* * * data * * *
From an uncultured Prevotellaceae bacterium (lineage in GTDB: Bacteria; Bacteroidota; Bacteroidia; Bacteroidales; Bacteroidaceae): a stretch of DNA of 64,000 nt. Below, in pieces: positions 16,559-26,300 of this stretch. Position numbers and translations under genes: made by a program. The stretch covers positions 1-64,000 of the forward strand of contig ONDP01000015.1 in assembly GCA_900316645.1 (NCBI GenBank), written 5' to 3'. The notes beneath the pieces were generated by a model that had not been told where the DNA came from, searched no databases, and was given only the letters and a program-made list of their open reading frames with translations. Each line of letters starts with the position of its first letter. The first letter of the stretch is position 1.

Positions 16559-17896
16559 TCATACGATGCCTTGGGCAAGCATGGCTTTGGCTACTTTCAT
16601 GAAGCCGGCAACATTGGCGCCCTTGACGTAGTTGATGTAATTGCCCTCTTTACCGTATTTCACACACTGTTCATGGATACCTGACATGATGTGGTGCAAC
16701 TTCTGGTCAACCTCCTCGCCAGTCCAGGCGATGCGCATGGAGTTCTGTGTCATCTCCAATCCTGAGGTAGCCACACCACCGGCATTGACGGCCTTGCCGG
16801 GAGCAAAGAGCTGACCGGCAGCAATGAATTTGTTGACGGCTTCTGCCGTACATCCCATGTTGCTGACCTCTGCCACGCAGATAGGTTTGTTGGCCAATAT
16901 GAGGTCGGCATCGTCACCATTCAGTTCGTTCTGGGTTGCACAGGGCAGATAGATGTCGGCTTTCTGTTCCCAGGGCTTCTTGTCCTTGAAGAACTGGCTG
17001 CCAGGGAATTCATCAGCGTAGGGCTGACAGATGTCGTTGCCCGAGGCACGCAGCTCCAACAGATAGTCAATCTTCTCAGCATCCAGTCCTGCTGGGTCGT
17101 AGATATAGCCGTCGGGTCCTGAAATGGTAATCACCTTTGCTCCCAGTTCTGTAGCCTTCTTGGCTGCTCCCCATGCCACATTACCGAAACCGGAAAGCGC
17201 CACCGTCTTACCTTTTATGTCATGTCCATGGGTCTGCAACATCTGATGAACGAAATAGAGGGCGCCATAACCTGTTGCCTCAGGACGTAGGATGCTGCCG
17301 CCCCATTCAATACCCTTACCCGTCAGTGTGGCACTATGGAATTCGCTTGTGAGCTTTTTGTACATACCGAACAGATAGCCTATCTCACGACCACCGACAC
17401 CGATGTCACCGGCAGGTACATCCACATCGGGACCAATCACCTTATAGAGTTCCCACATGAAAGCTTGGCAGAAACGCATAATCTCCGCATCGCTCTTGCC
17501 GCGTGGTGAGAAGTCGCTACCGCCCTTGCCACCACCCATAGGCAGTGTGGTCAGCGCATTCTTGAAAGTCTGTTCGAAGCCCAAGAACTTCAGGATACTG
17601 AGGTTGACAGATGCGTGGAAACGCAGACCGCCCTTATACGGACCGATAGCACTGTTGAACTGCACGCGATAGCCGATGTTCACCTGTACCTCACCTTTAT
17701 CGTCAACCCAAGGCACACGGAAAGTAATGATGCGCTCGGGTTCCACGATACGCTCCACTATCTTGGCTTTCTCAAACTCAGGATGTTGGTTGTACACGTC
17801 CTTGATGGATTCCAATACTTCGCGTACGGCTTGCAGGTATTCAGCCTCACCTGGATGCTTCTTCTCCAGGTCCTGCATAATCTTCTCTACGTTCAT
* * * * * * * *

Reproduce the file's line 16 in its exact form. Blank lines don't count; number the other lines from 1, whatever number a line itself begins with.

17801 CTTGATGGATTCCAATACTTCGCGTACGGCTTGCAGGTATTCAGCCTCACCTGGATGCTTCTTCTCCAGGTCCTGCATAATCTTCTCTACGTTCAT